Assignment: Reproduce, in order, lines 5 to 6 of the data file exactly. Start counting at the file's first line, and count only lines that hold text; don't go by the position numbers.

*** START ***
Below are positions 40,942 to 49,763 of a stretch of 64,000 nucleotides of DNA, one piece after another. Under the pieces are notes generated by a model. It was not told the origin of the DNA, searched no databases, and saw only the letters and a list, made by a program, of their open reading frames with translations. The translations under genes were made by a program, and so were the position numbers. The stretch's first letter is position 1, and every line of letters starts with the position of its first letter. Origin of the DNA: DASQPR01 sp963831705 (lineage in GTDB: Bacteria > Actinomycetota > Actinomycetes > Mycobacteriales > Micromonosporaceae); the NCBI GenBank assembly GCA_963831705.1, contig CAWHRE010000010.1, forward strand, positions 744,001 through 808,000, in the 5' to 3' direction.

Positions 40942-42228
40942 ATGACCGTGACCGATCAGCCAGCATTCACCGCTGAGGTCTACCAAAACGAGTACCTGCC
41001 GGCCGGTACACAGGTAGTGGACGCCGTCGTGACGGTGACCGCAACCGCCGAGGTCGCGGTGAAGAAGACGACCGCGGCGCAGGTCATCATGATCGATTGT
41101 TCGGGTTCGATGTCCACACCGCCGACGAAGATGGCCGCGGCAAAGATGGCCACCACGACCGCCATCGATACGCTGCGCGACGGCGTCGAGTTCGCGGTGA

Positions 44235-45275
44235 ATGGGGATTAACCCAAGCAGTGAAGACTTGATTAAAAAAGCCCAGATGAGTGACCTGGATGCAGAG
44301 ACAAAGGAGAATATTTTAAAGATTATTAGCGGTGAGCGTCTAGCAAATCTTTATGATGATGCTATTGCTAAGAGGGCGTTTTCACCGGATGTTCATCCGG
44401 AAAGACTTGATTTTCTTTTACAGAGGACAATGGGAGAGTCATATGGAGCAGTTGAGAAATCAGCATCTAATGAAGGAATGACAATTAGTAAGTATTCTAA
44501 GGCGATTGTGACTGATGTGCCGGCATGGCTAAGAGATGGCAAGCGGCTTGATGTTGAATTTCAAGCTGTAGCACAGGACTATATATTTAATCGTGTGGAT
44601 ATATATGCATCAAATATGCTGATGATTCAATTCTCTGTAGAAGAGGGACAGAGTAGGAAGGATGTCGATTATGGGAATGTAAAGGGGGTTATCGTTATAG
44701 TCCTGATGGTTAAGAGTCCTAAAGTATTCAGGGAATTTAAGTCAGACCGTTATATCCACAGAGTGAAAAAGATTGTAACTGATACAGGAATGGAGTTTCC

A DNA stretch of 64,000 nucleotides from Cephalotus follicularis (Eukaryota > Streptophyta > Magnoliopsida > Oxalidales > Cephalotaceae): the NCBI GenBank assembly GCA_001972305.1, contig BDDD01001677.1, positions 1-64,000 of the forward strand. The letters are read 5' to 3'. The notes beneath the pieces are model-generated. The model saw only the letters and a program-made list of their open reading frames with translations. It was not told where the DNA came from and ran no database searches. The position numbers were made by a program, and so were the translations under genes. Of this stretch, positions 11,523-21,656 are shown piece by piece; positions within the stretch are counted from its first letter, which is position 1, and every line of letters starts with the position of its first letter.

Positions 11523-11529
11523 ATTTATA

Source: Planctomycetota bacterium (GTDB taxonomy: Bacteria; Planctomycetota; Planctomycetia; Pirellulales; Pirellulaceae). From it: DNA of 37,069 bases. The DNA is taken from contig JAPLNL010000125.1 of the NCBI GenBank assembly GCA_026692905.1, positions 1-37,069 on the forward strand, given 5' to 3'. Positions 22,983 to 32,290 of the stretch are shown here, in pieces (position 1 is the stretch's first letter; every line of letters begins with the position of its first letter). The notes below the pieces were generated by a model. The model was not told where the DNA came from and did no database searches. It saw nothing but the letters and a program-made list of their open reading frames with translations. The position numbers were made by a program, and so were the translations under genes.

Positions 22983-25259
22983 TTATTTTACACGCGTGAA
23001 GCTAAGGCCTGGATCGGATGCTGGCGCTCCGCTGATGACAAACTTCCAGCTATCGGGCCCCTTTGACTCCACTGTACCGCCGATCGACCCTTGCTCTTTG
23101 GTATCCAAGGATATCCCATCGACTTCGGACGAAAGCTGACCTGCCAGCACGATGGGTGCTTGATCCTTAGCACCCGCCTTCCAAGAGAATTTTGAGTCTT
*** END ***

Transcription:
41101 TCGGGTTCGATGTCCACACCGCCGACGAAGATGGCCGCGGCAAAGATGGCCACCACGACCGCCATCGATACGCTGCGCGACGGCGTCGAGTTCGCGGTGA

Positions 44235-45275